7 Essential Spices For Maldivian Cooking | Lonumedhu

7 Essential Spices For Maldivian Cooking

Category: Tips & Tricks

 

The Maldivian cuisine is a spiced up cuisine and we rarely make anything without using some sort of spice in it.

Below, we take a look at some of the most common spices that Maldivian recipes call for so that the next time you put in a spoonful of something aromatic, you’ll know a little bit more about it is and what its doing.

 

Cumin

Cumin is the spice that gives an earthy, smoky and slightly nutty flavour to many of the Maldivian curries such as the famous Kandu Kukulhu. Cumin is actually the dried seeds from an herbaceous plant belonging to the parsley family and whole dried seeds pack in more flavour and aroma compared to its ground version. The smoky flavour is great with both chicken and fish, but we especially like it when used with chicken liver.

 

Coriander

Similar to cumin, coriander comes from the parsley family as well. But unlike cumin, both the leaves and the seeds are used in cooking; although in Maldivian cooking it’s typically only the seeds that we use. Coriander is the spice that lends a sour note, and its used as a base spice for so many spice mixes for making curries and rice dishes such alike such as in Masbaiy and Chicken Biriyani.

 

Fennel

The fennel plant bears yellow flowers and belongs to the carrot family. Although we use the dried seeds in Maldivian cooking, leaves, bulbs and flowers are used to flavour dishes elsewhere in the world. Fennel is the sweet spice, and you can easily taste its sweetness if you chew on a seed. Fennel's great with both chicken and fish, although we especially love how it enhances the flavour of the good old fish curry.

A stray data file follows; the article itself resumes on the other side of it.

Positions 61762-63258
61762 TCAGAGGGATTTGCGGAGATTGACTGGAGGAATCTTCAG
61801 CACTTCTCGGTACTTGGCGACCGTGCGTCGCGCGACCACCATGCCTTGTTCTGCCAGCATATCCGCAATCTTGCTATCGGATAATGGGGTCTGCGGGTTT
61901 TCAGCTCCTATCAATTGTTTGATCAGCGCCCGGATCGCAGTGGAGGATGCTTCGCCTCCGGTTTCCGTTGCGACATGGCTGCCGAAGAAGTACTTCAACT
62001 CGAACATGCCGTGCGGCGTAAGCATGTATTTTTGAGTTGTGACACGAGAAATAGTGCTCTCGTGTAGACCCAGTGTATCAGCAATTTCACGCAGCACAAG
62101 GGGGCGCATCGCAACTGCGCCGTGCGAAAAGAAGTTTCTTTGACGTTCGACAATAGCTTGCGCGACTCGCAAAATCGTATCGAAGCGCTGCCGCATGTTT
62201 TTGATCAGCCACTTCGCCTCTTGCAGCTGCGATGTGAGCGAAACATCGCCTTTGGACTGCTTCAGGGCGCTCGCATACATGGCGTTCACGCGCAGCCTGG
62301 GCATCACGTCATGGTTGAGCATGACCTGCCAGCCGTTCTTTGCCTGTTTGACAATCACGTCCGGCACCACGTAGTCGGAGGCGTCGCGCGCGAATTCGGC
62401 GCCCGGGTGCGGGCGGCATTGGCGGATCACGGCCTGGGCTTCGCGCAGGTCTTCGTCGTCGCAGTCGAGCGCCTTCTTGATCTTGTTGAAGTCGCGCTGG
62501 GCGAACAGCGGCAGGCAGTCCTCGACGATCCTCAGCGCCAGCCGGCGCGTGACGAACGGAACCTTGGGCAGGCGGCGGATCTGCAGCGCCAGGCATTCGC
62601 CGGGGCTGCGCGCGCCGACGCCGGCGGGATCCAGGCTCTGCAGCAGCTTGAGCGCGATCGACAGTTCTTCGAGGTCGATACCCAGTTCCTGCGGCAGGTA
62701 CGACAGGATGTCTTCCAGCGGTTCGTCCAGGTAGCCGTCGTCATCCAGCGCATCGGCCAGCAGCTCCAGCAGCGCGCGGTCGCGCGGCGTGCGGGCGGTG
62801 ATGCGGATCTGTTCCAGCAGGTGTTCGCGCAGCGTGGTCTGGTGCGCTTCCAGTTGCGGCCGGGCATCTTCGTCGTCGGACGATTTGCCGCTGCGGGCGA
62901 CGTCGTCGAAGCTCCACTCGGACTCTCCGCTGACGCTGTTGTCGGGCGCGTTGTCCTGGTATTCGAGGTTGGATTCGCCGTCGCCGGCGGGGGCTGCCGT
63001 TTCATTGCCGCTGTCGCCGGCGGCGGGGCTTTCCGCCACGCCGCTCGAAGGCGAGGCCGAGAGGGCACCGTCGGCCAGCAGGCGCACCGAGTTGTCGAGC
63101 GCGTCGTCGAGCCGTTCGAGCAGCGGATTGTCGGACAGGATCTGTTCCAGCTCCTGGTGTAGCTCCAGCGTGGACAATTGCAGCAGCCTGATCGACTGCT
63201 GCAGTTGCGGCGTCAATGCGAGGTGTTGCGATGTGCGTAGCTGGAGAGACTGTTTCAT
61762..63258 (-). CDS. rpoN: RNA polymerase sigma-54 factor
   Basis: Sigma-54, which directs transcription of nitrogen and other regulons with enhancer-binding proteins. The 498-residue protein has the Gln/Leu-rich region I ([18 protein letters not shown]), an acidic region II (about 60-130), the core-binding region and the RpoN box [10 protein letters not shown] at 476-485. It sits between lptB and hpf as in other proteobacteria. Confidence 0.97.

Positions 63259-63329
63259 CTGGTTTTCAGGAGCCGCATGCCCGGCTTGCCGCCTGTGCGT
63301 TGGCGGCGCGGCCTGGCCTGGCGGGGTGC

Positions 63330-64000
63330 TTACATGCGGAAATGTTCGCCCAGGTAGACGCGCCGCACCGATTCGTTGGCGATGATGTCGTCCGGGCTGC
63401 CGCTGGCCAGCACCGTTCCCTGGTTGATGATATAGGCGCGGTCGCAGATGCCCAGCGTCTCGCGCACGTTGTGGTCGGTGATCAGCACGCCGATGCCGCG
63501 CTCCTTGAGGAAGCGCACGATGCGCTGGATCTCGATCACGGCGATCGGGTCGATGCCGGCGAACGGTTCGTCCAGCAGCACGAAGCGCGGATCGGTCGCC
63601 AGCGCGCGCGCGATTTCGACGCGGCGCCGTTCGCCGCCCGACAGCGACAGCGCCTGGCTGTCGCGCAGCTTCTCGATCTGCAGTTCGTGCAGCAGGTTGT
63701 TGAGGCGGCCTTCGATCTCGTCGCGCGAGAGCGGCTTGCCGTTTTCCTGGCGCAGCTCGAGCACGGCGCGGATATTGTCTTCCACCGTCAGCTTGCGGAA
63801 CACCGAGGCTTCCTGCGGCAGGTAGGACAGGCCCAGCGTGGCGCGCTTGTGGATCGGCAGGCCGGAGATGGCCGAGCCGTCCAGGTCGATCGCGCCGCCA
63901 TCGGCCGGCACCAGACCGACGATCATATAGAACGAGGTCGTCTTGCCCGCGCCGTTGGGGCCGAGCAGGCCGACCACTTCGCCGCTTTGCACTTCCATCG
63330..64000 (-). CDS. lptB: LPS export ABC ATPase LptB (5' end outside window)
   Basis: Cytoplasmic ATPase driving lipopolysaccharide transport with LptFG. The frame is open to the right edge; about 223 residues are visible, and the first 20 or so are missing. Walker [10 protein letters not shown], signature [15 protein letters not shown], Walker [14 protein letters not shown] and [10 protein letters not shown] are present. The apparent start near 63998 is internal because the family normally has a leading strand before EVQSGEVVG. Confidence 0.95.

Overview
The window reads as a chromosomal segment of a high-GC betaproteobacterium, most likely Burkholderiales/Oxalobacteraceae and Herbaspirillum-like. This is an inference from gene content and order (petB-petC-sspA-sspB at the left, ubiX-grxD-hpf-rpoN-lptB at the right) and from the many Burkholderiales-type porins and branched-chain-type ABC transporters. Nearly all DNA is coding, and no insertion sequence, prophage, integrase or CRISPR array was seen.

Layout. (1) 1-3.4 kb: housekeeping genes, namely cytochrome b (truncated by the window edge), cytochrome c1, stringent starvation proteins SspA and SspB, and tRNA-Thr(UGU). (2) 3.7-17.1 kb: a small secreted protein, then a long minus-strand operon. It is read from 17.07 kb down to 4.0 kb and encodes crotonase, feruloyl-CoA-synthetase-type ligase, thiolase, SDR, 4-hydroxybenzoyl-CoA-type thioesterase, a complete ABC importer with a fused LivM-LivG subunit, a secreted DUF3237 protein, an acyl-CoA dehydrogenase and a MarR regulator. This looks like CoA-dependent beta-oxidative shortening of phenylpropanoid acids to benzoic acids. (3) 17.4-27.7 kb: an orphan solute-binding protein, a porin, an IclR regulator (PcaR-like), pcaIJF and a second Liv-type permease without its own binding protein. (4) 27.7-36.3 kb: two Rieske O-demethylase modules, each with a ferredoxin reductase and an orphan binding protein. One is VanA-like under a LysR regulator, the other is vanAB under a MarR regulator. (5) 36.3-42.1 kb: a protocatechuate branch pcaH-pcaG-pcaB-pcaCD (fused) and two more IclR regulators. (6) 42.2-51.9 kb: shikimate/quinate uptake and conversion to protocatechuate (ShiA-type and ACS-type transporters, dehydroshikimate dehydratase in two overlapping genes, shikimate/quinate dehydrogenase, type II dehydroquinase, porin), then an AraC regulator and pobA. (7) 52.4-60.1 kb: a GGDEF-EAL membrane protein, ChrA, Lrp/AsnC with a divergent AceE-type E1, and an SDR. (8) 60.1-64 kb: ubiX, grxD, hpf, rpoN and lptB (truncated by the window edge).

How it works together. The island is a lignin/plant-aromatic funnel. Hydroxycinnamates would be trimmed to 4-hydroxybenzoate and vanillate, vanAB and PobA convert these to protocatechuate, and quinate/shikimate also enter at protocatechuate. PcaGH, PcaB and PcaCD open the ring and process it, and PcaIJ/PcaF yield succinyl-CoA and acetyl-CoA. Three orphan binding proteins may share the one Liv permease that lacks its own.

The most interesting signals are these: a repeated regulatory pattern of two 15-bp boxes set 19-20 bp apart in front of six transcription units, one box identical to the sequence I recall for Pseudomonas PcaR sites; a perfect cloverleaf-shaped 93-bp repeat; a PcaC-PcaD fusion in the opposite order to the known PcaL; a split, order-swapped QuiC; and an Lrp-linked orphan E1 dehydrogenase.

Cinnamon

Cinnamon is obtained from the inner bark of several trees that fall into the genus Cinnamomum. The flavour and aroma remains intact longer in sticks than powders and if you need to do a freshness check for a stick or powder, simply use your nose as your guide. Cinnamon’s sweetness and hotness is great in baked goods and other sweet eats such as pancakes, provides a nice punch when sprinkled over drinks such as coffees and chocolates, it’s lovely in teas and works superbly well with other spices in curries.

 

Cloves

Cloves are a powerful spice that needs to be used with some caution as it can easily overpower other more subtle flavours. Their hot and sweet notes are great in a lot of curries as well as desserts. The cloves that we use in cooking are actually flower buds of a tropical tree commonly referred to as the clove tree; their oils are pressed out and then dried.

 

Cardamom

Sweet and light in flavour, cardamom is a multi-use spice that’s great in curries, desserts and drinks. Whole pods with their ends snipped off can be used to flavour desserts such as sago pudding, while the seeds can be ground together with other spices to make curry pastes. The spice comes from the ginger family of plants and there are two types; green cardamom and black cardamom, although it's the milder green cardamom that we use in Maldivian cooking.

 

Turmeric

Used for its colour as well as its earthy bitter taste, turmeric also comes from a plant in the ginger family. Fresh turmeric is stronger than its powdered version and the important thing to remember when using turmeric is that a little really does go a long way.

 

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